In biological experiments small clusters of cells have been observed to move together and combine to form larger clusters of cells. These cells move by a process called chemotaxis where the cells detect a chemical signal and its gradient, and move in the direction in which the signal is increasing. A number of mathematical models for simulating the motion of cells due to chemotaxis have been proposed, ranging from simple diffusion-reaction equations for finding the density of the cells to complete simulations of how the chemical receptors on the cell membrane react to the chemical signal and cause the cell membrane to move. This work presents a simple equations of motion model to describe how the cells move which is coupled to a diffusion equation solution of how the chemical signal spreads out from individual cells.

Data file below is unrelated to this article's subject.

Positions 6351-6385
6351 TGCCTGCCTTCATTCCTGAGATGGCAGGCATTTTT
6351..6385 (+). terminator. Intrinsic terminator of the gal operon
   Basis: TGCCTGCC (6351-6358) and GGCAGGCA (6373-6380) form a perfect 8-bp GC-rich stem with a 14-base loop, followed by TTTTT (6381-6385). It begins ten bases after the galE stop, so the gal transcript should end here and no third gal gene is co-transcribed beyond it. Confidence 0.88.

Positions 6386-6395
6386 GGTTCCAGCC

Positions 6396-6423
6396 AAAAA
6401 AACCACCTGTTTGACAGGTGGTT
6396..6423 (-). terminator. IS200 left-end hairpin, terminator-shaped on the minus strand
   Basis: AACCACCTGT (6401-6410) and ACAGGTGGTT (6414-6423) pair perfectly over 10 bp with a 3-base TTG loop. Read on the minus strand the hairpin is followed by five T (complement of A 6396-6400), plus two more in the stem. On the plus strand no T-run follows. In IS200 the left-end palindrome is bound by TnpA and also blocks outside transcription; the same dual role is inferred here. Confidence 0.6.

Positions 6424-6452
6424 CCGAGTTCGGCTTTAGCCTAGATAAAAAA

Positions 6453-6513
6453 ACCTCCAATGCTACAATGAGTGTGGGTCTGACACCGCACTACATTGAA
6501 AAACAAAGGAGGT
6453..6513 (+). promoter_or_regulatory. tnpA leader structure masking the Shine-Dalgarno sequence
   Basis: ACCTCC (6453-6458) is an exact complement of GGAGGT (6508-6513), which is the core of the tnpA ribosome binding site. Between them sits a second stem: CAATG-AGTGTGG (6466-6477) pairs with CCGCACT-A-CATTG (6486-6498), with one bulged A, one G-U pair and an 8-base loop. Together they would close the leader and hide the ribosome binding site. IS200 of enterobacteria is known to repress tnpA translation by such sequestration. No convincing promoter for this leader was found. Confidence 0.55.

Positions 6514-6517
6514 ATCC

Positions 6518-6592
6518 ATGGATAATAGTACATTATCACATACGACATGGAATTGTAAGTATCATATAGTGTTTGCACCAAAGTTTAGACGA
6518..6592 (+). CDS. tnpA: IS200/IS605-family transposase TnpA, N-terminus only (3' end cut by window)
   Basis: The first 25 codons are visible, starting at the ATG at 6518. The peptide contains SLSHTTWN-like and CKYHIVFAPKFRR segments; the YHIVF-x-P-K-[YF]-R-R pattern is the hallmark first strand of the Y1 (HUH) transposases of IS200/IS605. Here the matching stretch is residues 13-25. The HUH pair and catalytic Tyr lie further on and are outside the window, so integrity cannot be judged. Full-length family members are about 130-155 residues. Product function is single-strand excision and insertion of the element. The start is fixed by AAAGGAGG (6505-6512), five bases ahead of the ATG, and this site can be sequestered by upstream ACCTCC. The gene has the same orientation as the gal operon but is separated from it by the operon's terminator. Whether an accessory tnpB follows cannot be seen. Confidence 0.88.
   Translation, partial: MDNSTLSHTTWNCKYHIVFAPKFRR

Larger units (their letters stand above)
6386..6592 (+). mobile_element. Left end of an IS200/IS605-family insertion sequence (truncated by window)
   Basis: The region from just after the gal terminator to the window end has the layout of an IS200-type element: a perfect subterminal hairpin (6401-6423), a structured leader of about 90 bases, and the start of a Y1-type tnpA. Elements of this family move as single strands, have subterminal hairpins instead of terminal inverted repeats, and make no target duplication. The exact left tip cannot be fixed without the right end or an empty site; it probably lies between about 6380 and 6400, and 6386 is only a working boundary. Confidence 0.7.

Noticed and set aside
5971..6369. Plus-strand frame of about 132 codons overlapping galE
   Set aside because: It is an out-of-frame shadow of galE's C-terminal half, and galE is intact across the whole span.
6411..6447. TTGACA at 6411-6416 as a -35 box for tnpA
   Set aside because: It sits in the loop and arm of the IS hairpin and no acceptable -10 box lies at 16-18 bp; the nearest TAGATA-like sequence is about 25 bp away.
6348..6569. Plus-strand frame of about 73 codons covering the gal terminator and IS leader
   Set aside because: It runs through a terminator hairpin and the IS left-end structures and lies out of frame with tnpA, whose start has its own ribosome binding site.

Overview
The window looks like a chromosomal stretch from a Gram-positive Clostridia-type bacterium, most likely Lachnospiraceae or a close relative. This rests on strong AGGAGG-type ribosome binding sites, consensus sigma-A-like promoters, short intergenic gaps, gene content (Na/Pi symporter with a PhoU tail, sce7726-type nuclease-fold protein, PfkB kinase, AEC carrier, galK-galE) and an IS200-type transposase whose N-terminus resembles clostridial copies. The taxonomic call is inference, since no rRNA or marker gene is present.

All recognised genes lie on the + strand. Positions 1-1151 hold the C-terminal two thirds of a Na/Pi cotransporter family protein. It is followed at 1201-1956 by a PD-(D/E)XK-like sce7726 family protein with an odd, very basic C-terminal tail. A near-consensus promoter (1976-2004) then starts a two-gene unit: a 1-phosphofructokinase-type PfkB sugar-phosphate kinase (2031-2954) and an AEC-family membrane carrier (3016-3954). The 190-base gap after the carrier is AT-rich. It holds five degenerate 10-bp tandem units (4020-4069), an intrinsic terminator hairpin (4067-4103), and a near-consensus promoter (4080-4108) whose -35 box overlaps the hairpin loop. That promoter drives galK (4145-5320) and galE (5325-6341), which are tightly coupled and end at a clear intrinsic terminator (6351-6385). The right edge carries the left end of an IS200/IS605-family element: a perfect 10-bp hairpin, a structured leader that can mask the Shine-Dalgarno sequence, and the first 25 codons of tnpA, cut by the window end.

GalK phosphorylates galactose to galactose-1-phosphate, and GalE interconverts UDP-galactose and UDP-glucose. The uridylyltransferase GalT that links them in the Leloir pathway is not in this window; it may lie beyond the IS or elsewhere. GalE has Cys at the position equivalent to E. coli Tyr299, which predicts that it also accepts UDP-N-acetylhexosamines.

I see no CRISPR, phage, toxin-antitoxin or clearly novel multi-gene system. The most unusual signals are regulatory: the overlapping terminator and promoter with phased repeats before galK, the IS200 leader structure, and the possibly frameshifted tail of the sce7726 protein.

|Title of host publication||Integral Methods in Science and Engineering|
|Editors||Christian Constanda, Matteo Dalla Riva, Pier Domenico Lamberti, Paolo Musolino|
|Place of Publication||Cham|
|Number of pages||8|
|Publication status||Published - 9 Sep 2017|
Harris, P. (2017). Mathematical Models of Cell Clustering Due to Chemotaxis. In C. Constanda, M. Dalla Riva, P. D. Lamberti, & P. Musolino (Eds.), Integral Methods in Science and Engineering (Vol. 2, pp. 97-104). Birkhäuser. https://doi.org/10.1007/978-3-319-59387-6_10